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CUSTODY AND PHYSICAL PLACEMENT
by Attorney Gordon S. Johnson, Jr.
If there are children, the issue of which parent the children will live with is the most important issue. This question used to be called custody, but now is called placement. The term custody relates to something more general and joint custody is typically awarded except in unusual cases where one parent is so incapable of either caring for the children, or getting along with the other parent, that "joint custody" is not possible. Joint custody does not mean that the children live with both parents, it means that both parents share decision making authority on very important matters, such as schooling, religion or medical care.
Since joint custody is awarded in most cases, the court must still decide where the children will live. The parent who the children live with has primary physical placement. What used to be referred to as visitation with the other parent, is now called "periods of temporary placement".
There are few ordeals in life worse than a "custody fight" in a divorce, not only for the children, but also for both parents and for both of their attorneys. They often take years to resolve, cost many thousands of dollars and leave emotional scars that may never heal. Custody fights are so bad, that even the term hasn't been changed, even though they are actually fights over physical placement. For this reason, the divorce mediation system was created to try to resolve these issues and avoid a full blown custody fight.
Now, whenever there is a dispute over custody, before the full expense and and bad feelings are brought out, both parties must engage in a series of meetings to determine whether the issue of placement can be resolved without war.
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If custody cannot be resolved in mediation, then the court must proceed with a custody determination. This will require the appointment of a guardian ad litem, and usually a custody study to be performed by a county social service agency. A guardian ad litem is a third attorney, who is technically the attorney for the best interests of the child but who, as a practical matter, is there to provide the judge with a more independent perspective on which parent is preferred.
Issues the court can consider in making a custody determination. Frankly, a court can and often does consider just about anything in determining who is the more suitable parent. The statute suggests that the court focus on these factors:
The court shall consider all facts relevant to the best interest of the child. The court may not prefer one potential custodian over the other on the basis of the sex or race of the custodian. The court shall consider reports of appropriate professionals if admitted into evidence when legal custody or physical placement is contested. The court shall consider the following factors in making its determination: (a) The wishes of the child's parent or parents. (b) The wishes of the child, which may be communicated by the child or through the child's guardian ad litem or other appropriate professional. (c) The interaction and interrelationship of the child with his or her parent or parents, siblings, and any other person who may significantly affect the child's best interest. (d) The child's adjustment to the home, school, religion and community. (e) The mental and physical health of the parties, the minor children and other persons living in a proposed custodial house-hold. (f) The availability of public or private child care services. (g) Whether one party is likely to unreasonably interfere with the child's continuing relationship with the other party. (h) Whether there is evidence that a party engaged in abuse, as defined in s. 813.122 (1) (a), of the child, as defined in s. 48.02 (2). (i) Whether there is evidence of interspousal battery as de-scribed under s. 940.19 or 940.20 (1m) or domestic abuse as de-fined in s. 813.12 (1) (a). (j) Whether either party has or had a significant problem with alcohol or drug abuse. (k) Such other factors as the court may in each individual case determine to be relevant.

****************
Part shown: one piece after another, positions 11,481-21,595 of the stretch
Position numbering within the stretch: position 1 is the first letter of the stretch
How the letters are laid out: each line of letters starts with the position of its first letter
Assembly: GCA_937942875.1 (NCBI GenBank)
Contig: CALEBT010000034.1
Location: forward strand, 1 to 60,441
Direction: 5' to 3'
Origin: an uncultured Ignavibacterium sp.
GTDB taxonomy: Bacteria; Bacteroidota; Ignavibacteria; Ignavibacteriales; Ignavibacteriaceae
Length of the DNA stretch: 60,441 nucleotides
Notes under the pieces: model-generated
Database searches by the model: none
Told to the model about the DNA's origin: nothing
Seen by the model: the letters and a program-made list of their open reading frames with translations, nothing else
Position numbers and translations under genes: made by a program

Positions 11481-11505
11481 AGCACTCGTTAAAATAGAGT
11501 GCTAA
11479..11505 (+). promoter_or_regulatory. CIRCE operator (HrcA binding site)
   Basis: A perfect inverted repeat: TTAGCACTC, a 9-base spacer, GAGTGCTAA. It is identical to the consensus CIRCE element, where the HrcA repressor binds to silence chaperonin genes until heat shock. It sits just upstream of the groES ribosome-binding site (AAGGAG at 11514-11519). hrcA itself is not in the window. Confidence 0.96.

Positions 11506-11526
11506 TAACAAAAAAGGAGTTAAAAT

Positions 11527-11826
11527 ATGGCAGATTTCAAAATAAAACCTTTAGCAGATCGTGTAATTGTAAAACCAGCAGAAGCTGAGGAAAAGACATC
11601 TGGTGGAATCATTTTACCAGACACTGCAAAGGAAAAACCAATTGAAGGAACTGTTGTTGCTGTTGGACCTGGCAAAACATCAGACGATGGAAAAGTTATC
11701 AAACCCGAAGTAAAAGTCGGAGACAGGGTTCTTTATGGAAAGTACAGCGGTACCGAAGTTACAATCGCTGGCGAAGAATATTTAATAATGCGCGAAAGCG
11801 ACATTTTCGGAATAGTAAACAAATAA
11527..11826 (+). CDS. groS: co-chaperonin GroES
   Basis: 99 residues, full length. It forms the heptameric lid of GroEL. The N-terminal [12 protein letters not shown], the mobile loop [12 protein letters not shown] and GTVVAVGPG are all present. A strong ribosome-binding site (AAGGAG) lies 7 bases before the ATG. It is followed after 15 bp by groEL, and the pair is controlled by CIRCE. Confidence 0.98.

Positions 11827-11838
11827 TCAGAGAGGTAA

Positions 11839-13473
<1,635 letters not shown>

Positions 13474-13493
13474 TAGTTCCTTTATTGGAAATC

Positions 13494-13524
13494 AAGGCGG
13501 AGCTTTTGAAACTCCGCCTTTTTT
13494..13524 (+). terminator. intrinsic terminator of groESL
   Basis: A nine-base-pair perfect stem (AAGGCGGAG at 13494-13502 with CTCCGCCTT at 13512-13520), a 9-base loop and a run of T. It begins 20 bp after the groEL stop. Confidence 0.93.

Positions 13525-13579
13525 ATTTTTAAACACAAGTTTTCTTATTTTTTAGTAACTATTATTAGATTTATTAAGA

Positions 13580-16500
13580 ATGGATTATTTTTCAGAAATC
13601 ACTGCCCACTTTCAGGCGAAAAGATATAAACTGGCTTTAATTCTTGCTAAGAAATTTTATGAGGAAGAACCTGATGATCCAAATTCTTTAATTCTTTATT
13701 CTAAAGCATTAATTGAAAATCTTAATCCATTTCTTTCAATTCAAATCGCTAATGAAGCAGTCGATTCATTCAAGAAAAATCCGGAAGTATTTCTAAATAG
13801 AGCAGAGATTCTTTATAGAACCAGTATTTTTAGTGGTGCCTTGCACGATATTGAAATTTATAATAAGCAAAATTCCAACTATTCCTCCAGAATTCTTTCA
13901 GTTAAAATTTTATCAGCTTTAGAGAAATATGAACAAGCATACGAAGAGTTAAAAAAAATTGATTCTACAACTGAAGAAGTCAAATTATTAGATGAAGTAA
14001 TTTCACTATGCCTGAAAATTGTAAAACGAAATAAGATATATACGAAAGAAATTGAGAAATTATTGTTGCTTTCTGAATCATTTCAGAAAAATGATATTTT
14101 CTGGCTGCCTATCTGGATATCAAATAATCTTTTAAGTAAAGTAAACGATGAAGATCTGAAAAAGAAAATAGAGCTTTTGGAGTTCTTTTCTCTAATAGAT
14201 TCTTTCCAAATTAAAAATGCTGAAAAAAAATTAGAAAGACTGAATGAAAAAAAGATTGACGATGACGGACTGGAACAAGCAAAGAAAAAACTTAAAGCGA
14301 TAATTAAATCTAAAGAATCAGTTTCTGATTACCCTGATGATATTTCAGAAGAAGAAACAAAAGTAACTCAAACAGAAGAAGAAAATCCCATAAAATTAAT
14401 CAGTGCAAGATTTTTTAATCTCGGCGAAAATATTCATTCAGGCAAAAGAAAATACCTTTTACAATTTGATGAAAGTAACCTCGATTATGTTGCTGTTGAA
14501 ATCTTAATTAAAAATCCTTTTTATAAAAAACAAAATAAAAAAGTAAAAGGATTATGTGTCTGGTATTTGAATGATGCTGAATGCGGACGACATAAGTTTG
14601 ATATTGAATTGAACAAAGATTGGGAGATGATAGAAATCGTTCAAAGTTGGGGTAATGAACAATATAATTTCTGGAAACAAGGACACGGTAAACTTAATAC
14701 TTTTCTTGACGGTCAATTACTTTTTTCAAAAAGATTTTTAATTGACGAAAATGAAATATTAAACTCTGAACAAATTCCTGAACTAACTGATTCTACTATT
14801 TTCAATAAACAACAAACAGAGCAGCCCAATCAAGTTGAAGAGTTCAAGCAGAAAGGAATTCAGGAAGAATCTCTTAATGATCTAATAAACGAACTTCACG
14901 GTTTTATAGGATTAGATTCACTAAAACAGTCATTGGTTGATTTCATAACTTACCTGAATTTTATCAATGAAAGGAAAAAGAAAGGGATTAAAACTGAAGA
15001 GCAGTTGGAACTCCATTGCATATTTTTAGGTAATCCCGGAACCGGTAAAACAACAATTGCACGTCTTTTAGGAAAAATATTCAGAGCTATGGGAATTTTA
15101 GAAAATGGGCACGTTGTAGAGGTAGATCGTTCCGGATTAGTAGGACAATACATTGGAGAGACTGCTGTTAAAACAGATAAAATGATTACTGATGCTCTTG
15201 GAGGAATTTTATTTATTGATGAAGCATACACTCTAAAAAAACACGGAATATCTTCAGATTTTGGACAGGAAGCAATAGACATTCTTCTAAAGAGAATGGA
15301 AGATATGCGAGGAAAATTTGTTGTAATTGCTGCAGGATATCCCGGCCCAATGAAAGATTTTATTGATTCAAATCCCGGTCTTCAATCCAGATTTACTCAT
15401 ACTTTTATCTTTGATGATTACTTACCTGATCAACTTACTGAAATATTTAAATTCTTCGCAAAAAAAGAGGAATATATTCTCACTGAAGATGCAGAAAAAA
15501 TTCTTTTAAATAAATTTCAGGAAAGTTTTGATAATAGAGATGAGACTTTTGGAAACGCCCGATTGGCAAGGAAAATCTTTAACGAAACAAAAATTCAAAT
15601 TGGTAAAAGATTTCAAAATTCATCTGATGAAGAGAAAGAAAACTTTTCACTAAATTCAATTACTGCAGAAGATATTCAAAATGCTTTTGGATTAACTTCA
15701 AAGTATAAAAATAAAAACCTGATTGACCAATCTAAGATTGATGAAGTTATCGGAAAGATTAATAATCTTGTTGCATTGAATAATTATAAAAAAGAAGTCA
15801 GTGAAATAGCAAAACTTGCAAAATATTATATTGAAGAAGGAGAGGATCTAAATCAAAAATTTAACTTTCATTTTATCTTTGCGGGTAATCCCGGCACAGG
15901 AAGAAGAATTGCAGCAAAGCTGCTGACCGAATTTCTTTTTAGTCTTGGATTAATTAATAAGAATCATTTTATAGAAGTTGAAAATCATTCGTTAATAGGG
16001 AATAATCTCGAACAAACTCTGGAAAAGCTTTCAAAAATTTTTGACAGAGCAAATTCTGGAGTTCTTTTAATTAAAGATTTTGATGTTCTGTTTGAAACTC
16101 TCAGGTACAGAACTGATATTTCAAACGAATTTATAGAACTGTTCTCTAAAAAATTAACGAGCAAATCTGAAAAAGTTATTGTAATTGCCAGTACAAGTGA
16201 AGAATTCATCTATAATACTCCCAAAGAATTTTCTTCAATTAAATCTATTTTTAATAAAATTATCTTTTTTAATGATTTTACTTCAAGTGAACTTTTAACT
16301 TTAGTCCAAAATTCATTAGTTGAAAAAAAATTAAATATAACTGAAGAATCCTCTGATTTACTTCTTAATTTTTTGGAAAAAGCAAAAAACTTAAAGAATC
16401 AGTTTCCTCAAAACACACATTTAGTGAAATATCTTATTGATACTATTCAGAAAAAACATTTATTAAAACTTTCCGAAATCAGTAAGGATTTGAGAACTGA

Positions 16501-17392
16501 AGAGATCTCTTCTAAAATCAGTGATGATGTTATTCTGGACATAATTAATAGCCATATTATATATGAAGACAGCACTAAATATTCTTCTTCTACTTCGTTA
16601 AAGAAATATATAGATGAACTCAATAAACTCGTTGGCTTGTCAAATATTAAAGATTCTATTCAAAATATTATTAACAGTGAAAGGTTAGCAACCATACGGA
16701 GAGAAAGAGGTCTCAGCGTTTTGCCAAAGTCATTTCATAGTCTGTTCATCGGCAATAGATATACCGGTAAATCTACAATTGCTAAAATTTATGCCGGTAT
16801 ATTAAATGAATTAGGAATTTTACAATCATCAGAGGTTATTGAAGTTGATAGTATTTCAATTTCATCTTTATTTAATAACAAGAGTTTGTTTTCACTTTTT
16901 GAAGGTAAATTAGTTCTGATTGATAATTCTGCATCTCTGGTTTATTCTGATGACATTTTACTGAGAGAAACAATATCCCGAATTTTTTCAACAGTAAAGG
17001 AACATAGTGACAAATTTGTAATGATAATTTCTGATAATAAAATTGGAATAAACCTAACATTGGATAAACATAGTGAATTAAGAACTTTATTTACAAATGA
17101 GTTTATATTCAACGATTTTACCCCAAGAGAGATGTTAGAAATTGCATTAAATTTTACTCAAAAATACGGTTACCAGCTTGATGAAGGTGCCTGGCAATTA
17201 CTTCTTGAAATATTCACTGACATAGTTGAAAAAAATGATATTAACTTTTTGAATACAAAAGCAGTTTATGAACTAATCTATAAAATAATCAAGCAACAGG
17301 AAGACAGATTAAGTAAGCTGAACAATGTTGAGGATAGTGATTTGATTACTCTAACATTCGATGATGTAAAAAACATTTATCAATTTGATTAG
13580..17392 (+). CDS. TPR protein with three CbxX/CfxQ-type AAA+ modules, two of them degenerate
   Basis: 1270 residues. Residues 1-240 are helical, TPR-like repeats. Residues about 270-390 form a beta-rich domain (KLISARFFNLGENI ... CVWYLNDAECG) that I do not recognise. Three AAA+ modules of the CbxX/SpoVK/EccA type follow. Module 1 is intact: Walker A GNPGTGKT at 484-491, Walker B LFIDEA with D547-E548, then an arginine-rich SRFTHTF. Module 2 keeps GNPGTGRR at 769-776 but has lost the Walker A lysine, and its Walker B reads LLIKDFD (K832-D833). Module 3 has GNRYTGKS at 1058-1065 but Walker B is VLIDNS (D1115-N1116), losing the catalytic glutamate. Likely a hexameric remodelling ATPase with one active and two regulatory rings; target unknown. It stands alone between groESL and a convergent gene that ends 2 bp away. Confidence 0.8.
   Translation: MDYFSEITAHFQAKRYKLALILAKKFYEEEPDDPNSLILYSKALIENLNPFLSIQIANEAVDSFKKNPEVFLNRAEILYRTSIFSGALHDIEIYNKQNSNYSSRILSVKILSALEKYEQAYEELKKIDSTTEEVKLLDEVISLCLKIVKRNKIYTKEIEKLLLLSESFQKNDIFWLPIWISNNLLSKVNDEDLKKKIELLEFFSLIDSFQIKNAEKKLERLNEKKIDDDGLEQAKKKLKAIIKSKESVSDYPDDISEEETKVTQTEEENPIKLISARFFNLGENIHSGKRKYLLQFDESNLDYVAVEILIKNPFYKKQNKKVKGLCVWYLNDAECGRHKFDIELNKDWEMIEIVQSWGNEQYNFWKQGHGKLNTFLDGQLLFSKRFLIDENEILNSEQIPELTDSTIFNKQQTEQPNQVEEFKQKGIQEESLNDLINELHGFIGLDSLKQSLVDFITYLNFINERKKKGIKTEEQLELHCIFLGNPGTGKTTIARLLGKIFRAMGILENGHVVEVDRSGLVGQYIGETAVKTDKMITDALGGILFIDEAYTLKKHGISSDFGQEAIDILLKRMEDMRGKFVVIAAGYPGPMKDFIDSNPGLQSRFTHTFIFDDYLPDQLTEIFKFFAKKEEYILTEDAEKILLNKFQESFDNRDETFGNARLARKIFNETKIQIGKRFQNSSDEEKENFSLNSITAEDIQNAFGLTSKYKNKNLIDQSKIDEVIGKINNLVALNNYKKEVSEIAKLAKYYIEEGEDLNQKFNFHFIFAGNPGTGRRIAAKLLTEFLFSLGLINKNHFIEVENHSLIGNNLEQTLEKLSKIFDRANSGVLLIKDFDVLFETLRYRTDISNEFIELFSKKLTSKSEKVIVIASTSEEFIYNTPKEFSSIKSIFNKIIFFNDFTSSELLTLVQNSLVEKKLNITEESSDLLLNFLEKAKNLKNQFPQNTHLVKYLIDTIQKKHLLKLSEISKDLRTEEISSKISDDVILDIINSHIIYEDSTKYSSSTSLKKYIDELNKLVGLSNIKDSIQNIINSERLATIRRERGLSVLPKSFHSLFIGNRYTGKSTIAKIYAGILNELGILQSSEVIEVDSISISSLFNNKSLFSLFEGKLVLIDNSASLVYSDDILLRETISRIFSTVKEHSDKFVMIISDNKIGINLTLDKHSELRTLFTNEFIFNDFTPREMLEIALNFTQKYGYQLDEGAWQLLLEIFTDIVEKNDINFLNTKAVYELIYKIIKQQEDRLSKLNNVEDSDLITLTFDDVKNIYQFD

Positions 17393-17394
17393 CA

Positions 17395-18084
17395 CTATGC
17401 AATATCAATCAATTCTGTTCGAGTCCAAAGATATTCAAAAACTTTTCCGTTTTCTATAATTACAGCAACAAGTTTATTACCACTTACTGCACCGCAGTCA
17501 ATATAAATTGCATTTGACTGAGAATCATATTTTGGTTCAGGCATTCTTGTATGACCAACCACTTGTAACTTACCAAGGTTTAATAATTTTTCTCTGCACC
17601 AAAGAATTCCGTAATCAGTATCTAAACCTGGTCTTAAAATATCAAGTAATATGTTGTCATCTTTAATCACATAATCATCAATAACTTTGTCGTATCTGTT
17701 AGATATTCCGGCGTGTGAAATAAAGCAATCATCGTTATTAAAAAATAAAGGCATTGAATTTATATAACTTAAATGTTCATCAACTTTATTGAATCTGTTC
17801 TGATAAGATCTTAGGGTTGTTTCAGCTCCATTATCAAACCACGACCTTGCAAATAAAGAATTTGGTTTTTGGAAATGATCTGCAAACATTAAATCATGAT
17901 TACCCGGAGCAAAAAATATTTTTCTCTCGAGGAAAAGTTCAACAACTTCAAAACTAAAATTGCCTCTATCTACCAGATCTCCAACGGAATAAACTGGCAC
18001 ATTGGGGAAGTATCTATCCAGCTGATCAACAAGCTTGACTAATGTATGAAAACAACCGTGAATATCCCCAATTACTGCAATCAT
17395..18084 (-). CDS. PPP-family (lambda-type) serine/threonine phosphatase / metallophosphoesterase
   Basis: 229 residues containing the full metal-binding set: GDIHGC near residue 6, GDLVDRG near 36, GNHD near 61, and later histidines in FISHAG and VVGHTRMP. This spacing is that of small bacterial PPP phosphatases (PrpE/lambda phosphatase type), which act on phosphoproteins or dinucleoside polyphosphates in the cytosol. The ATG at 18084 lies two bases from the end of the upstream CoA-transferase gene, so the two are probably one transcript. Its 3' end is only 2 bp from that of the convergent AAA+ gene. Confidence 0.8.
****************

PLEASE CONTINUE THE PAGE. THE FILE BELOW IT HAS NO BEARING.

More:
The statute is so comprehensive, it may not help most people understand what is important. And frankly, trying to give the court a basis to choose one good parent over another, can result in downright silliness. In most cases, the most important factors would be the nature of the relationship and attachments between the parent and the children and the historic commitment to spending time with the children. The sex life of the parent, the existence of some significant other in a parent's life, should almost never get to be important, unless there is something unhealthy in that relationship. Far, far too much energy is wasted in custody fights over these issues.
The one factor that has become increasingly important, and deservedly so, is: "Whether one party is likely to unreasonably interfere with the child's continuing relationship with the other party." Bitterness, that can border on hatred, is not only common in a divorce, but understandable. But regardless of how bad a relationship between the two parents is, it is virtually guaranteed to make the transition for the children infinitely worse, if the parents try to prejudice the children against the other parent. Nothing angers judges and guardian ad litems more than badmouthing of the other parent to a child. Don't do it, don't do it, don't do it. It is bad for the child, and almost fatal to chances of prevailing in a custody fight.
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